Professor Sabine von Mering (GRALL/ENVS/WGS) was one of 12 people arrested in Ayer, MA for blocking a freight train delivering coal to a New Hampshire power plant on Dec. 8. The charges against von Mering and the other protesters were dropped “based on the facts and circumstances,” a spokeswoman for the Middlesex County District Attorney’s Office wrote in an email, according to an article by The Lowell Sun.
“The judge and the district attorney agreed that it should be a civil infraction and not a criminal infraction because we hadn’t done any harm or damage and we had already spent six hours in jail and five hours in court,” von Mering told The Brandeis Hoot in an interview.
Von Mering and the other protesters were protesting as a part of a larger campaign by 350 Mass Action, “No Coal, No Gas,” which has the ultimate goal of shutting down the Merrimack Generating Station and ending the use of fossil fuels in New Hampshire, according to the group’s website. The station is the largest of the three coal-fired power plants left on the New England grid, according to an article by New Hampshire Public Radio (NHPR). The article said that within its sector, Merrimack contributed roughly one percent of the region’s emissions from electric generation in 2018, releasing 722,000 tons of carbon.
“I was absolutely shocked to learn that we’re still burning coal in New England and that there’s not a shutdown date for the coal plant—they don’t even have a plan to shut it down,” von Mering told The Hoot. “Here in New England, we claim to be progressive and care about issues, but this is the opposite of leadership. To not have a shutdown date for a coal plant is medieval.”
Von Mering said that the coal plant is “completely superfluous” and that the coal is no longer needed. She pointed to research done by Stanford University Professor Mark Jacobson that shows that Massachusetts can be 100 percent renewably powered.
“[The plant] is owned by investors from Connecticut who are collecting subsidies by ratepayers,” said von Mering. “So, we’re all paying for this coal plant that we don’t need because we have enough electricity. It’s a completely criminal situation. You can’t negotiate with physics. The temperatures are rising and we have a short period to prevent climate chaos and we know exactly what we need to be doing. We’re funding our own demise.”
The president of Granite Shore Power, LLC, the station’s parent company, Jim Andrews, said that the market will dictate when the station shuts down, according to the NPHR article. In an article for NH Business Review, Andrews said that the plant is “driving nearly $50 million into our broader economy.”
Jacobson said, however, that “there are no technical or economic barriers, there are social and political barriers,” according to an article by WCAI.
The Dec. 8 protest was not von Mering’s first time being arrested. On Aug. 16, 2016, von Mering was also one of over 200 people who were arrested at a West Roxbury, protesting a pipeline that was being expanded through a residential area, according to von Mering. She said that it was one of the biggest acts of civil disobedience of its kind, especially because there was agreement among all politicians that it was a “bad idea.” Von Mering said that she plans on continuing to protest and she is aware that she may be arrested again.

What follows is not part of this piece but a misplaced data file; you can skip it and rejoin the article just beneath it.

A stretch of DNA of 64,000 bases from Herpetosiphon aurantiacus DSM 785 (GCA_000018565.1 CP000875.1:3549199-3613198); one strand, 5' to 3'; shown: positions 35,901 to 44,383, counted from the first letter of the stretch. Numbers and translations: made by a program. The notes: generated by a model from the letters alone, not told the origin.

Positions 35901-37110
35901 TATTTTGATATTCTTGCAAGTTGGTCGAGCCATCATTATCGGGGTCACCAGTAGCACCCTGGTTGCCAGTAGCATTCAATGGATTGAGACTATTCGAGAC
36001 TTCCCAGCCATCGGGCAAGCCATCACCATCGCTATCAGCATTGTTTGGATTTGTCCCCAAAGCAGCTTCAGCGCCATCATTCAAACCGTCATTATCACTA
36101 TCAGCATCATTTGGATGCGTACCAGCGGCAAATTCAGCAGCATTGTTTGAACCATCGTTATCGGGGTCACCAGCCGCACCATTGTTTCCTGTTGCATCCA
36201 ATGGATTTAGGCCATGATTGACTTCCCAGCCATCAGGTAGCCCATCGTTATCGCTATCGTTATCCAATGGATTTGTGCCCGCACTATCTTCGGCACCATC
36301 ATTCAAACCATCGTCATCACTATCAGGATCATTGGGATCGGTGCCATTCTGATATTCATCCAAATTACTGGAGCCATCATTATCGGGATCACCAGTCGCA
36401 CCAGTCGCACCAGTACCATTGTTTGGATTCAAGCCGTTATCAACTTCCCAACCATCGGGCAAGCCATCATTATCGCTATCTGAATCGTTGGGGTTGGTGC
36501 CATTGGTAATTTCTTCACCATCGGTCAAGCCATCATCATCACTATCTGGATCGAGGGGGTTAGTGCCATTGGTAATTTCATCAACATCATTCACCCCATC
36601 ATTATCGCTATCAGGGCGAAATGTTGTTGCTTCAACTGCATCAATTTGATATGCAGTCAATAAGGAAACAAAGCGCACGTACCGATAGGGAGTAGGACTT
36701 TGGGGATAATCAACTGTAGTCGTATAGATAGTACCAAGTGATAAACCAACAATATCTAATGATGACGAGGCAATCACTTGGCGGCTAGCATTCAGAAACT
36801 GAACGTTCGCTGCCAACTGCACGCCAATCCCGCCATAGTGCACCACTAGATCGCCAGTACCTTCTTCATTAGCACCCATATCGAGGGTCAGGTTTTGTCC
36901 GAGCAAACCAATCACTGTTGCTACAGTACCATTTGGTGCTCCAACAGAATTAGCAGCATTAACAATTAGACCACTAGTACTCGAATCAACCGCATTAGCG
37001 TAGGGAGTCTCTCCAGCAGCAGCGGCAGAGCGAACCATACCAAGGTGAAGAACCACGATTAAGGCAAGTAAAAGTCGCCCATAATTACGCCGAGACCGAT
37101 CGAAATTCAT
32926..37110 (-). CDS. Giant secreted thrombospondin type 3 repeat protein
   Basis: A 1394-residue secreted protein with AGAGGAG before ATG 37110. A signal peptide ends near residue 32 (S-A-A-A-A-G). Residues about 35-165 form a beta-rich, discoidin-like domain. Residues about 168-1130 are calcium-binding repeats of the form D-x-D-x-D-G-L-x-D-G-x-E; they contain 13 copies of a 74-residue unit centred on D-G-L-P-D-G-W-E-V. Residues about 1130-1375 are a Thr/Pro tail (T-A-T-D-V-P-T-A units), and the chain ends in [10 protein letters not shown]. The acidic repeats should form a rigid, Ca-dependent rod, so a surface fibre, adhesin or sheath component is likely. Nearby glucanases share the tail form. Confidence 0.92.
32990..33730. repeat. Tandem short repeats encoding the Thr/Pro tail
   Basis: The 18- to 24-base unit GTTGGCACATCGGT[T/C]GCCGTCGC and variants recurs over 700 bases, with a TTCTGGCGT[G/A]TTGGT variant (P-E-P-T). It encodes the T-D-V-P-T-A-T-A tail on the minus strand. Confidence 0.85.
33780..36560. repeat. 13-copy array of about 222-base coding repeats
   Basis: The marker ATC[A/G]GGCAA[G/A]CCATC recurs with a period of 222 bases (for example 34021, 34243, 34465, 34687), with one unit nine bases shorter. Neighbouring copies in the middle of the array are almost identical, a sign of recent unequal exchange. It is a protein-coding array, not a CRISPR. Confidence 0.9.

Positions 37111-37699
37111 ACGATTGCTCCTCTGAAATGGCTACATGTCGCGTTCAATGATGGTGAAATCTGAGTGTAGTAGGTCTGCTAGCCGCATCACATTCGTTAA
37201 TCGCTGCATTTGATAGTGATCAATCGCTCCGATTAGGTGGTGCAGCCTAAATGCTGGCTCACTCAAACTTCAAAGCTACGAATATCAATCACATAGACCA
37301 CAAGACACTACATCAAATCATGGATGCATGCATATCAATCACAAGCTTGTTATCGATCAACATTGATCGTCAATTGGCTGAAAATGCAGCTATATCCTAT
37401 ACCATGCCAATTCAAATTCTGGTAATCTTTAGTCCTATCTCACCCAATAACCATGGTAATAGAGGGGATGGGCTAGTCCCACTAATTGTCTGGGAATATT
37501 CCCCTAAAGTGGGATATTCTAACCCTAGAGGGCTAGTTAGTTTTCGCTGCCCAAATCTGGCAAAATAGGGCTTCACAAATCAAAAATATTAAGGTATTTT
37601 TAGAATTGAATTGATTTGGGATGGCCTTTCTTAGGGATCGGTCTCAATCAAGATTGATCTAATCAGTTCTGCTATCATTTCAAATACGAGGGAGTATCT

In fact, von Mering protested again in West Boylston just over a week later on Dec. 16, in Worcester on Dec. 28 and in Harvard on Jan. 3. But unlike the other protests, on Dec. 16, even after following safety protocols, the train did not stop when von Mering and the other protesters stood on the tracks, according to von Mering. Von Mering and the other protesters eventually jumped off of the tracks before the train reached any of them.
“[The protest organizers] did the same thing and flagged them and told them they must stop the train if there’s protestors theoretically—we could’ve been chained to something,” said von Mering to The Hoot. “The conductor said that he wasn’t going to stop and he barrelled at us. We could not believe that they wouldn’t stop—that the person driving that train would risk killing someone. We know that the freight train has dirt on their hands. Lives are being lost all the time because of coal mining and coal burning. In a way, maybe we shouldn’t have been surprised. That was just infuriating and upsetting.”
Von Mering said that after a Fox News article covered the Dec. 16 protest, she read many comments criticizing her and the other protesters.
“You realize how much hatred people have,” said von Mering. “We’re doing this for everyone. We’re doing this out of love for the planet. We’re doing this because we want to save lives on the planet Earth. Several people received threatening phone calls afterwards.”
Von Mering said, however, that she has enjoyed seeing people come together to fight climate change. When she was arrested in 2016, she met a Brandeis alumnus while sitting in a police car, according to von Mering.
“It’s really awesome to see people come out of the woodwork and I’m meeting fantastic people who are willing to spend hours and hours on this,” said von Mering. “There needs to be a push from everyone [to stop the use of fossil fuels]. The University of California made a full commitment, we now see that the banks are waking up—it’s happening. It’s a question of how quickly everyone gets their acts together. Everyone is hoping to make an extra buck before jumping off that train.”
Von Mering said that she still hopes to see a push at Brandeis for more climate action. She is one of the co-chairs for President Ron Liebowitz’s Campus Sustainability Task Force that was announced on Dec. 2.